As we arrive at the spring equinox, we are hovering in momentary balance between day and night, light and dark. These two forces of opposition come together as equals before the darkness bows to the light for the next six months.
The theme of balance is potent to explore at this time. Balance is a huge subject with may facets, many ways of interpreting. Throughout history balance has been a hot topic for philosophers. It is something humans are continuously striving for, and it can be such an interesting and rich conversation to engage in.
If we take from various philosophies of the ages, there is a thread of “balance” in how one should live a healthy life: the “Middle Path” of Buddhism, the “Golden Mean” taught by the Greek philosophers like Aristotle, the Yin/Yang philosophy in Traditional Chinese Medicine and Taoism. And yet balance also feels so elusive at times. What does it look like to have your life be truly in balance? I think many of us hope there’s going to be a moment of arrival, or a plaque at the top of a mountain that states “Congratulations! You have finally achieved this sought after pinnacle!”
Yet the only thing constant in life is change. Balance then, is no different. The place of balance is in constant flux, not necessarily a midpoint to achieve, but a fluidity of movements that affect a larger feeling or experience of balance.
Maybe balance looks like getting sick in order for you to slow down. Maybe balance looks like going outside and screaming at the top of your lungs. Maybe it looks like saying “no” to something you truly want to do but know your body isn’t up for it. Maybe it looks like saying yes to something intimidating and challenging. Maybe it looks like jumping off a cliff into a deep pool of water to enliven your being with thrill. Maybe it looks like binge watching Game of Thrones. Maybe it looks like taking a bath or treating yourself to a nice night out.
Balance appears with many faces. And all to often we throw our palm in its face because we feel we shouldn’t do something too radical, too indulgent, too restrained, too selfish, too scary. We judge that if we were truly living a “balanced” life, then we wouldn’t go off in the territory of the “highs and lows” of life.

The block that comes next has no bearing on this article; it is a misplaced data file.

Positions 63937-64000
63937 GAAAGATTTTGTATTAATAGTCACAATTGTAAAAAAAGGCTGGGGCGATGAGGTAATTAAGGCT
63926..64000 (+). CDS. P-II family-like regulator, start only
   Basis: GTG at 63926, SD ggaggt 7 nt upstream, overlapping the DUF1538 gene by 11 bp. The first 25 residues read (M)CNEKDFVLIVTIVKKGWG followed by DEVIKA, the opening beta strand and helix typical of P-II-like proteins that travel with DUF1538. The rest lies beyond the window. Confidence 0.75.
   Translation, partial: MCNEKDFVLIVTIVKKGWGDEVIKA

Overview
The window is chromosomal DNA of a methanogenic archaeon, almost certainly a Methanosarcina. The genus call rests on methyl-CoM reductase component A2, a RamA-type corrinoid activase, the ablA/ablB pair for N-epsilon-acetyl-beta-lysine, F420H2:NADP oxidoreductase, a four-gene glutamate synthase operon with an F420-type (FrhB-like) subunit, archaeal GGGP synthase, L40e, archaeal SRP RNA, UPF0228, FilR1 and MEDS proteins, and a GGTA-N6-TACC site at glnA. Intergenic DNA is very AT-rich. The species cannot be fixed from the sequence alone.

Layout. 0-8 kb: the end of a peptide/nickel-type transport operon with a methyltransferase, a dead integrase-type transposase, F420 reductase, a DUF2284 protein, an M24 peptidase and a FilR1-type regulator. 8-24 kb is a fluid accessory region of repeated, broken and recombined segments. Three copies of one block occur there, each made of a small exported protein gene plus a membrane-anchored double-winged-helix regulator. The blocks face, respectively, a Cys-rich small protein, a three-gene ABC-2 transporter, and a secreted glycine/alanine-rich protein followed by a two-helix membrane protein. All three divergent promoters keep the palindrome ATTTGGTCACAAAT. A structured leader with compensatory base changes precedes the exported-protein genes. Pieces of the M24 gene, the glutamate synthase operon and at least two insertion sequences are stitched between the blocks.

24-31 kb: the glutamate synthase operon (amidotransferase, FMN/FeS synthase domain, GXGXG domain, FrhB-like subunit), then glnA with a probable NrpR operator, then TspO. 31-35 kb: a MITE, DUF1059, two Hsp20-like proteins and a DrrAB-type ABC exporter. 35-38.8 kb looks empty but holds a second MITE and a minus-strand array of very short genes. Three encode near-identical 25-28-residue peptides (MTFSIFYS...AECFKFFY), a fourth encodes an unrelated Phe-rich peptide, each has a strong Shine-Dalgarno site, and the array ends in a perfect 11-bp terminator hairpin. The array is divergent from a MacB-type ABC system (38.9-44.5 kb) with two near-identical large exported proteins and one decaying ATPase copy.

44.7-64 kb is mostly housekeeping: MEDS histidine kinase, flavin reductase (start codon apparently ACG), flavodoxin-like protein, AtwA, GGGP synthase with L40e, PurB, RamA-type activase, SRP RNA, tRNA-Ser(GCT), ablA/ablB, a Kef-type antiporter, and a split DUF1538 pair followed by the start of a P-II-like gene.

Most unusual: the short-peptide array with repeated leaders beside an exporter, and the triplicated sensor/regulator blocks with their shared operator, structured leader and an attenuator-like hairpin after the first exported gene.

I think we feel this way because there is so much talk of what it means to live a balanced life, which often feels like a demand to be something we are not, or a pressure to have it all together. It can bring up anxiety or feelings of shame. You may feel you are not enough, that you are not ok where you are, that you need to be different. You may shame yourself for swaying too far off the center point of your life, for having a strong emotional experience, or if you just want to let loose and party.
What I hear far too often from friends and clients is that they “shouldn’t” be so angry or sad or joyous. It’s “too extreme” or “not balanced.” I hear them say that they are not ok with their experience because they aren’t just calmly cruising through life unaffected and placid. We feel we need to always react just right to a situation. That we shouldn’t be so bothered, or hurt, or impacted.
Emotion, though, is a benefit of being alive and to perceive them as wrong or bad isn’t productive or supportive. What I have seen time and time again, is that this attitude ends up suppressing us. This in turn stifles our experience of life. It stifles pleasure and sensation.